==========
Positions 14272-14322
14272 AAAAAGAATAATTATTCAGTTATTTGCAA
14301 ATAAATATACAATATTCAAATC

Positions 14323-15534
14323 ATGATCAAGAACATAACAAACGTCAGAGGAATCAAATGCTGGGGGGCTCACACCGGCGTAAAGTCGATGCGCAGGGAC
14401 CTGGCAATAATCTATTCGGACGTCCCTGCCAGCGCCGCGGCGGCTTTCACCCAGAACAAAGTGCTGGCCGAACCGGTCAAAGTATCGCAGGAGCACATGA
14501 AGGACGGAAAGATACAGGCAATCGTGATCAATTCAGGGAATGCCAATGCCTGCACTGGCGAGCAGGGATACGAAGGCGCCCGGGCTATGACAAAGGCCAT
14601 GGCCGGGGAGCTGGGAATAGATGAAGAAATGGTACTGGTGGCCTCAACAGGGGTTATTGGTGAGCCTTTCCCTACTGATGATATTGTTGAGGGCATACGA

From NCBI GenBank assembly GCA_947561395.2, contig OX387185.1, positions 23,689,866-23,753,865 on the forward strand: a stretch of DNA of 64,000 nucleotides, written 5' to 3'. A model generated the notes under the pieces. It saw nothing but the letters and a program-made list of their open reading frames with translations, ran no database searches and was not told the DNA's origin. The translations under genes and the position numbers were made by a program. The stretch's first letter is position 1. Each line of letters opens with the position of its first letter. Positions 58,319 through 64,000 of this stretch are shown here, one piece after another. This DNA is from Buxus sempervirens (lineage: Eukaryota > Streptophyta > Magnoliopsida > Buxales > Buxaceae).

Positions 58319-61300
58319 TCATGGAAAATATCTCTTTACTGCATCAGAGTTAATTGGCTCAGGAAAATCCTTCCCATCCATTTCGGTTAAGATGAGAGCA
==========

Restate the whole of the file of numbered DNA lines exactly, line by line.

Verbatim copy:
Positions 14272-14322
14272 AAAAAGAATAATTATTCAGTTATTTGCAA
14301 ATAAATATACAATATTCAAATC

Positions 14323-15534
14323 ATGATCAAGAACATAACAAACGTCAGAGGAATCAAATGCTGGGGGGCTCACACCGGCGTAAAGTCGATGCGCAGGGAC
14401 CTGGCAATAATCTATTCGGACGTCCCTGCCAGCGCCGCGGCGGCTTTCACCCAGAACAAAGTGCTGGCCGAACCGGTCAAAGTATCGCAGGAGCACATGA
14501 AGGACGGAAAGATACAGGCAATCGTGATCAATTCAGGGAATGCCAATGCCTGCACTGGCGAGCAGGGATACGAAGGCGCCCGGGCTATGACAAAGGCCAT
14601 GGCCGGGGAGCTGGGAATAGATGAAGAAATGGTACTGGTGGCCTCAACAGGGGTTATTGGTGAGCCTTTCCCTACTGATGATATTGTTGAGGGCATACGA

From NCBI GenBank assembly GCA_947561395.2, contig OX387185.1, positions 23,689,866-23,753,865 on the forward strand: a stretch of DNA of 64,000 nucleotides, written 5' to 3'. A model generated the notes under the pieces. It saw nothing but the letters and a program-made list of their open reading frames with translations, ran no database searches and was not told the DNA's origin. The translations under genes and the position numbers were made by a program. The stretch's first letter is position 1. Each line of letters opens with the position of its first letter. Positions 58,319 through 64,000 of this stretch are shown here, one piece after another. This DNA is from Buxus sempervirens (lineage: Eukaryota > Streptophyta > Magnoliopsida > Buxales > Buxaceae).

Positions 58319-61300
58319 TCATGGAAAATATCTCTTTACTGCATCAGAGTTAATTGGCTCAGGAAAATCCTTCCCATCCATTTCGGTTAAGATGAGAGCA